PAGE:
I have just returned from the Eastern Economic Association meetings held in Boston over the weekend. Peter Diamond delivered the main plenary lecture on Saturday evening (2/10/12) on "Markets with Search Frictions." While I disagree with some things he said (He thinks the "natural rate" equals "NAIRU" [and that these are both meaningful concepts], and as always wants to "fix" social security, but these were not his main topics), he mostly gave a wise and knowledgeable presentation about the search model of unemployment, going back into its routes and noting many of its limitations and problems, as well as how it is useful, reminding everyone in the audience what fools those in the Senate are who think he is not qualified to serve on the Board of Governors of the Fed.
One general point he made that I had not really thought about, although once pointed out it is obvious, is that labor markets are seriously different from textbook supply and demand models in that there is never a really clearcut equilibrium. There are always vacancies, hence some "excess demand," and some official unemployoment, hence some "excess supply." All the imposed definitions of labor market equilibrium are thus arbitrary.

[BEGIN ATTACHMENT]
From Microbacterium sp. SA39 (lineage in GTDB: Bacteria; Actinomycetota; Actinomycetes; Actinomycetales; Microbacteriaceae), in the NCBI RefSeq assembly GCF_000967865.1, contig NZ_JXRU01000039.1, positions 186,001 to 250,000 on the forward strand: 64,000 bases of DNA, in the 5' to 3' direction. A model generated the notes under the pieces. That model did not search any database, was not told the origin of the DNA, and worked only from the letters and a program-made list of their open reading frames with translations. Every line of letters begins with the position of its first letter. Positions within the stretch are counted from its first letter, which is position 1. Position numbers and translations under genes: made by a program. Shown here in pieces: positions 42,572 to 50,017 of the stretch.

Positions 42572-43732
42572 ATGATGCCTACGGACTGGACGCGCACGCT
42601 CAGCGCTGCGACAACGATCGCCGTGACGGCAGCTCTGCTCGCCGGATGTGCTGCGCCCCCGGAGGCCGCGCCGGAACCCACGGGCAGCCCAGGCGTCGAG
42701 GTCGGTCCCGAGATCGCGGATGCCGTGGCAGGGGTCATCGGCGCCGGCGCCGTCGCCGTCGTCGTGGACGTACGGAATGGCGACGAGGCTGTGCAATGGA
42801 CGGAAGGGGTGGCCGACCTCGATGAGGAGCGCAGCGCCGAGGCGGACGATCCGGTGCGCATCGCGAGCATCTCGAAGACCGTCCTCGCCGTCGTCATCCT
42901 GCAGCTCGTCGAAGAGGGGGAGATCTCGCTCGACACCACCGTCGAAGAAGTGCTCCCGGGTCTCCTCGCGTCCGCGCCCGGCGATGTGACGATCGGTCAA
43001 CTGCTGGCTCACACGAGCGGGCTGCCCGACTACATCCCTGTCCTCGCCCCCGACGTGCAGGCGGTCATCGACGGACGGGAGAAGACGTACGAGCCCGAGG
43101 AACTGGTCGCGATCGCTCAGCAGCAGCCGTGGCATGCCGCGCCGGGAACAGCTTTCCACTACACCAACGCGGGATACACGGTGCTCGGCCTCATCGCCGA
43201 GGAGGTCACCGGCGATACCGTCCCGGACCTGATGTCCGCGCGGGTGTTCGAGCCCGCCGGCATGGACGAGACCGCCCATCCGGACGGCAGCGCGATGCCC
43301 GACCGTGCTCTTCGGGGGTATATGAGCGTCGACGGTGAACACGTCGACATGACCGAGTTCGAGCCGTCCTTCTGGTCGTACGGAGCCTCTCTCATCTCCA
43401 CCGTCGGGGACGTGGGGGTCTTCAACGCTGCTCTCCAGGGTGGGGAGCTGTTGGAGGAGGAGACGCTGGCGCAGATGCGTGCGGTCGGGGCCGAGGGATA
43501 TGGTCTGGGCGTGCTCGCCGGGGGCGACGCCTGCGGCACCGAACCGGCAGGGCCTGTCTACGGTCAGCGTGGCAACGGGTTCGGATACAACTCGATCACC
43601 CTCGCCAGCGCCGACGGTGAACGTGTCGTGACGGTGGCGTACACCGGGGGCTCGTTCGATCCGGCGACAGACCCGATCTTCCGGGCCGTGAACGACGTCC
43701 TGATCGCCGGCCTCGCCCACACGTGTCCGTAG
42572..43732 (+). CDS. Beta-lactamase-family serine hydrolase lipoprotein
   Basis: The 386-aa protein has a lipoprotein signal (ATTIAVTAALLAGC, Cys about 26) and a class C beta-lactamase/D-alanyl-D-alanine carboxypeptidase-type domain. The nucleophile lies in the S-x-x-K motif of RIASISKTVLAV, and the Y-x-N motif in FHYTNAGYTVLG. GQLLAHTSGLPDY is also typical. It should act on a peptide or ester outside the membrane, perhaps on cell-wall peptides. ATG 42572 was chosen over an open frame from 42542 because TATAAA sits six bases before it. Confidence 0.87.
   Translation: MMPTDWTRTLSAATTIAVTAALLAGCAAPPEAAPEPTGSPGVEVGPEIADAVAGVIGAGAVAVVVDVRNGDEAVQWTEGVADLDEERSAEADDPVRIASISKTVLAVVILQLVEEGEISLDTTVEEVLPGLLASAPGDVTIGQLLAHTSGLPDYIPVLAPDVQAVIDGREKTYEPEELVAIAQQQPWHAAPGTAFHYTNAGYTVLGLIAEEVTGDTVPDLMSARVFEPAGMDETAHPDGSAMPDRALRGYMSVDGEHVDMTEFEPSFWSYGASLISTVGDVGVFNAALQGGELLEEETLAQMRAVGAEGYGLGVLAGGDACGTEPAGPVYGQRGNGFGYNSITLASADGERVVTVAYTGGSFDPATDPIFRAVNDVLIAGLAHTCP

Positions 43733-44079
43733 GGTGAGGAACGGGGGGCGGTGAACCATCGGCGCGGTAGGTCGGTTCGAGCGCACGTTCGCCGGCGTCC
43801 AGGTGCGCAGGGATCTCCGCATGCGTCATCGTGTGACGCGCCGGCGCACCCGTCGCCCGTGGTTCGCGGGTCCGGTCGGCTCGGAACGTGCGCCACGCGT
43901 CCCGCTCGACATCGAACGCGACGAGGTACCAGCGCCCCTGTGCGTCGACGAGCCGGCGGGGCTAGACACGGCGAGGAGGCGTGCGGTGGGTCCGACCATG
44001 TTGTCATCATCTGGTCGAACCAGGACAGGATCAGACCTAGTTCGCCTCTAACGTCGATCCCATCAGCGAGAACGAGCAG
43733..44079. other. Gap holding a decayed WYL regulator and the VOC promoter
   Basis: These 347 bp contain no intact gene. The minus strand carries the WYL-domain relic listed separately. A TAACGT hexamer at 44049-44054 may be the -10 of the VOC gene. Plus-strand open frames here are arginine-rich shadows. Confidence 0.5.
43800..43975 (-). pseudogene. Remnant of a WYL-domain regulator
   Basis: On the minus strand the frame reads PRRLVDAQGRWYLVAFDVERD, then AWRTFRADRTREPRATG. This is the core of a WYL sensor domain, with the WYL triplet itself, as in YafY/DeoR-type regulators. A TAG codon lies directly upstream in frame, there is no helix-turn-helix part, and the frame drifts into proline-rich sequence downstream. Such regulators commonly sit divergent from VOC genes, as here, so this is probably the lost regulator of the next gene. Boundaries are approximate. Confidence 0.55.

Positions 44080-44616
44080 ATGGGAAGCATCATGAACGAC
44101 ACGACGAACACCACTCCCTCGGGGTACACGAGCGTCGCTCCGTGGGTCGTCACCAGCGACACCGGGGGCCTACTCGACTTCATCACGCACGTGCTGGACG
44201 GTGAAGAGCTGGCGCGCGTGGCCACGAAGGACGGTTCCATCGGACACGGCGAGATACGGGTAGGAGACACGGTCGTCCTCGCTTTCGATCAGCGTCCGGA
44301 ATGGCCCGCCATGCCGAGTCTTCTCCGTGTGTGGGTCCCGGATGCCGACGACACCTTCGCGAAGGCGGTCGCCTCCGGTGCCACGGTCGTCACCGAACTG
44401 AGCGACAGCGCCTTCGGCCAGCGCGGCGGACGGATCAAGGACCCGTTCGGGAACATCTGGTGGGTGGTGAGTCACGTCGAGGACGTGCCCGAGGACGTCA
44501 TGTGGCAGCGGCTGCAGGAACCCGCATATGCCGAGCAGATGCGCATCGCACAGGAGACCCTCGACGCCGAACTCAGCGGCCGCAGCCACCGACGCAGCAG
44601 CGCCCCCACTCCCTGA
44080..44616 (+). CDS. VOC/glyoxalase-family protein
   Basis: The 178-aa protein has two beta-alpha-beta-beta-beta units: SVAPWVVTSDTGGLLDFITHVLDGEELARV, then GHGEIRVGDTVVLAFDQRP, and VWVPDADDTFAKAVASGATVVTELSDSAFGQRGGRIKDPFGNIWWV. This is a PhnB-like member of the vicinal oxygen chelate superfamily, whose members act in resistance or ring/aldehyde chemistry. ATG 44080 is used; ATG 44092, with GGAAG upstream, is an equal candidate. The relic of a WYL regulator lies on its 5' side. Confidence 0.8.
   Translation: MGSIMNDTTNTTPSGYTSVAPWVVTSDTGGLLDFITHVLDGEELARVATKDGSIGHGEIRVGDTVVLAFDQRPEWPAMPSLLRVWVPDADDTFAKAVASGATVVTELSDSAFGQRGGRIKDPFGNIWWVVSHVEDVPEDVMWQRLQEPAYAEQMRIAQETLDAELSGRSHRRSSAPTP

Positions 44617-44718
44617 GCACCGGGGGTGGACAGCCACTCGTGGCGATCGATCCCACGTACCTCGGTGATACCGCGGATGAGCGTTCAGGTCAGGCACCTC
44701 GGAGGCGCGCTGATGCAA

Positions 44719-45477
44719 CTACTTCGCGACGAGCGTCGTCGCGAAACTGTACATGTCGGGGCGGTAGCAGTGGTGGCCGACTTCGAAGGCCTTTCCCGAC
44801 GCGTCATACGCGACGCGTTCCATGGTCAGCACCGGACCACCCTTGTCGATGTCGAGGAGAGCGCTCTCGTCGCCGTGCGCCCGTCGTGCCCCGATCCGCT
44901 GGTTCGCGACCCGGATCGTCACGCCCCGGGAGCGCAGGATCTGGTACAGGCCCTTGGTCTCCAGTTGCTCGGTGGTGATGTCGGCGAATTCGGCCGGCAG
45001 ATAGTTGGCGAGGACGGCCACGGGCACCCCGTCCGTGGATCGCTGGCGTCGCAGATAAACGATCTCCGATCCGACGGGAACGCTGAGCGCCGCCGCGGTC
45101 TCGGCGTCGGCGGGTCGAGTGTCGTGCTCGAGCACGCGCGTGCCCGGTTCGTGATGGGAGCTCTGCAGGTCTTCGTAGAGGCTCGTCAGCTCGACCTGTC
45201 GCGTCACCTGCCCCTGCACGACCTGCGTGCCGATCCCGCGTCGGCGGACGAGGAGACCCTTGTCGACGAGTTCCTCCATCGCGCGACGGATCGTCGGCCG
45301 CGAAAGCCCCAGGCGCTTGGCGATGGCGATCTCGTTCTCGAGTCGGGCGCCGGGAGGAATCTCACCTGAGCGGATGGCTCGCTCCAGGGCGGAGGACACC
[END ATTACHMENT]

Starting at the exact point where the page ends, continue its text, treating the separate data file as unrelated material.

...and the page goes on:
The most interesting remark to me came in reply to a question from the audience. He had stated in his main talk that "the matching mechanism has broken down during the recent recession." He was asked to elaborate. Drawing on research by Davis, Haltiwanger, and others, he broke it down to the micro sectoral level, although saying that more is going on than just that. But at that level, different sectors have different hiring rates. The one with the most rapid hiring rates is the one with the least hiring, construction. Some with slow hiring rates include education, health, and government. Not all of those latter are growing that much, but health is certainly one of the most rapidly growing. So, quite aside from broader macro issues (including possibly reduced mobility from underwater mortgages, although some studies claim this is not a factor), this sectoral pattern of how the recession has hit has slowed down the hiring/rehiring portion of the matching mechanism.
Outgoing president, Duncan Foley, also gave an excellent talk on physical limits to growth related to climate and energy, but, I shall not comment on that at length here and now (title, "Dilemmas of Economic Growth"), other than to say I largely agreed with it and he showed some very interesting statistics on various things that I had not seen before.